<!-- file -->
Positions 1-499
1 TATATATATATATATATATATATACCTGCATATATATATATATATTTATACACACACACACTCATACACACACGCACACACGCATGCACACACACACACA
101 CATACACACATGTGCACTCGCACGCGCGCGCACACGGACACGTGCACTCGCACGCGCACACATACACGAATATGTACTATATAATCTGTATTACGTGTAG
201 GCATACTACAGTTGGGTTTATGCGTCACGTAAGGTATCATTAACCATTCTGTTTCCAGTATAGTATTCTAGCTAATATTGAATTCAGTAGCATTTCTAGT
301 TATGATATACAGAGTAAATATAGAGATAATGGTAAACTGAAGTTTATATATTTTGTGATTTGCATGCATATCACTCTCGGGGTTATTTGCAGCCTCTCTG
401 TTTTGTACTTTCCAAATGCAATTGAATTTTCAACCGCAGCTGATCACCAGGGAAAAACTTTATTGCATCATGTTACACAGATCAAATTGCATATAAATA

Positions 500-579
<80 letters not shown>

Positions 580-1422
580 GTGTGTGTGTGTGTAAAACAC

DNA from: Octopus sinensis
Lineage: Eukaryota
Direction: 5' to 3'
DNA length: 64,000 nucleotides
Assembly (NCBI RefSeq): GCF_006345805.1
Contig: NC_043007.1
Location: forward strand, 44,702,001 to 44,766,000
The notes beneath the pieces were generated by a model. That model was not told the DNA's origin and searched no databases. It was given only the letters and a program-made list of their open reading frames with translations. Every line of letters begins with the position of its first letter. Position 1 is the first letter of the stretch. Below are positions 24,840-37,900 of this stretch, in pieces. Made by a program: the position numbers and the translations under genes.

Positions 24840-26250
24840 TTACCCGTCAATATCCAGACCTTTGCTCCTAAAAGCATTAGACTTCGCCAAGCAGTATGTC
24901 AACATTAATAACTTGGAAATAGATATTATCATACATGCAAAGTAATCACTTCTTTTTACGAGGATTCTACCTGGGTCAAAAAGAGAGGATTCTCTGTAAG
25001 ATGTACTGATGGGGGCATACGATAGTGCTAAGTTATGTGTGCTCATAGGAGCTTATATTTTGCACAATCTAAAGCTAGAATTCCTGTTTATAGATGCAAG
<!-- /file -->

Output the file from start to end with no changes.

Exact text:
Positions 1-499
1 TATATATATATATATATATATATACCTGCATATATATATATATATTTATACACACACACACTCATACACACACGCACACACGCATGCACACACACACACA
101 CATACACACATGTGCACTCGCACGCGCGCGCACACGGACACGTGCACTCGCACGCGCACACATACACGAATATGTACTATATAATCTGTATTACGTGTAG
201 GCATACTACAGTTGGGTTTATGCGTCACGTAAGGTATCATTAACCATTCTGTTTCCAGTATAGTATTCTAGCTAATATTGAATTCAGTAGCATTTCTAGT
301 TATGATATACAGAGTAAATATAGAGATAATGGTAAACTGAAGTTTATATATTTTGTGATTTGCATGCATATCACTCTCGGGGTTATTTGCAGCCTCTCTG
401 TTTTGTACTTTCCAAATGCAATTGAATTTTCAACCGCAGCTGATCACCAGGGAAAAACTTTATTGCATCATGTTACACAGATCAAATTGCATATAAATA

Positions 500-579
<80 letters not shown>

Positions 580-1422
580 GTGTGTGTGTGTGTAAAACAC

DNA from: Octopus sinensis
Lineage: Eukaryota
Direction: 5' to 3'
DNA length: 64,000 nucleotides
Assembly (NCBI RefSeq): GCF_006345805.1
Contig: NC_043007.1
Location: forward strand, 44,702,001 to 44,766,000
The notes beneath the pieces were generated by a model. That model was not told the DNA's origin and searched no databases. It was given only the letters and a program-made list of their open reading frames with translations. Every line of letters begins with the position of its first letter. Position 1 is the first letter of the stretch. Below are positions 24,840-37,900 of this stretch, in pieces. Made by a program: the position numbers and the translations under genes.

Positions 24840-26250
24840 TTACCCGTCAATATCCAGACCTTTGCTCCTAAAAGCATTAGACTTCGCCAAGCAGTATGTC
24901 AACATTAATAACTTGGAAATAGATATTATCATACATGCAAAGTAATCACTTCTTTTTACGAGGATTCTACCTGGGTCAAAAAGAGAGGATTCTCTGTAAG
25001 ATGTACTGATGGGGGCATACGATAGTGCTAAGTTATGTGTGCTCATAGGAGCTTATATTTTGCACAATCTAAAGCTAGAATTCCTGTTTATAGATGCAAG